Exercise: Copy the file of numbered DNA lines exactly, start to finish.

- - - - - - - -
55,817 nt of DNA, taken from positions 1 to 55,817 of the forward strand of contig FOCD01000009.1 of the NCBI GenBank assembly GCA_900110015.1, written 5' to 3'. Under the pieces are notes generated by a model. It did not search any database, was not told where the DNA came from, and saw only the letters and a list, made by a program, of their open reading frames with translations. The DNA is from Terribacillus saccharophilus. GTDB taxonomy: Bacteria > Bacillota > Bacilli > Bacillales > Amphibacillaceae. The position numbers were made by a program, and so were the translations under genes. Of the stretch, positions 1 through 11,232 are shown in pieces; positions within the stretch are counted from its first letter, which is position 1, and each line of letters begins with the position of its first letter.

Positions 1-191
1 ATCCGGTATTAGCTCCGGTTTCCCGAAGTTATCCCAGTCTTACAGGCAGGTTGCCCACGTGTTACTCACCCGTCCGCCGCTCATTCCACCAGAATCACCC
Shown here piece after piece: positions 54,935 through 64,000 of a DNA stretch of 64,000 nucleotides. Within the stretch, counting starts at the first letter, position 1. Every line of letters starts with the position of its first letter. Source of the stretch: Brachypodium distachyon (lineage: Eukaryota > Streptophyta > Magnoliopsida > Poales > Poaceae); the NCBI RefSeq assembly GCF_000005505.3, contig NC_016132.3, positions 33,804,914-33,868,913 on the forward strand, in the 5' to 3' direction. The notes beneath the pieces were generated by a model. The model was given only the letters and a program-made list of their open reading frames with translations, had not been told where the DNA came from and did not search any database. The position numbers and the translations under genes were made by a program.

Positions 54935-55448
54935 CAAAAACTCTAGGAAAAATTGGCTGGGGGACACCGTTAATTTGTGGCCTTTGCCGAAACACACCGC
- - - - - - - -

55,817 nt of DNA, taken from positions 1 to 55,817 of the forward strand of contig FOCD01000009.1 of the NCBI GenBank assembly GCA_900110015.1, written 5' to 3'. Under the pieces are notes generated by a model. It did not search any database, was not told where the DNA came from, and saw only the letters and a list, made by a program, of their open reading frames with translations. The DNA is from Terribacillus saccharophilus. GTDB taxonomy: Bacteria > Bacillota > Bacilli > Bacillales > Amphibacillaceae. The position numbers were made by a program, and so were the translations under genes. Of the stretch, positions 1 through 11,232 are shown in pieces; positions within the stretch are counted from its first letter, which is position 1, and each line of letters begins with the position of its first letter.

Positions 1-191
1 ATCCGGTATTAGCTCCGGTTTCCCGAAGTTATCCCAGTCTTACAGGCAGGTTGCCCACGTGTTACTCACCCGTCCGCCGCTCATTCCACCAGAATCACCC
Shown here piece after piece: positions 54,935 through 64,000 of a DNA stretch of 64,000 nucleotides. Within the stretch, counting starts at the first letter, position 1. Every line of letters starts with the position of its first letter. Source of the stretch: Brachypodium distachyon (lineage: Eukaryota > Streptophyta > Magnoliopsida > Poales > Poaceae); the NCBI RefSeq assembly GCF_000005505.3, contig NC_016132.3, positions 33,804,914-33,868,913 on the forward strand, in the 5' to 3' direction. The notes beneath the pieces were generated by a model. The model was given only the letters and a program-made list of their open reading frames with translations, had not been told where the DNA came from and did not search any database. The position numbers and the translations under genes were made by a program.

Positions 54935-55448
54935 CAAAAACTCTAGGAAAAATTGGCTGGGGGACACCGTTAATTTGTGGCCTTTGCCGAAACACACCGC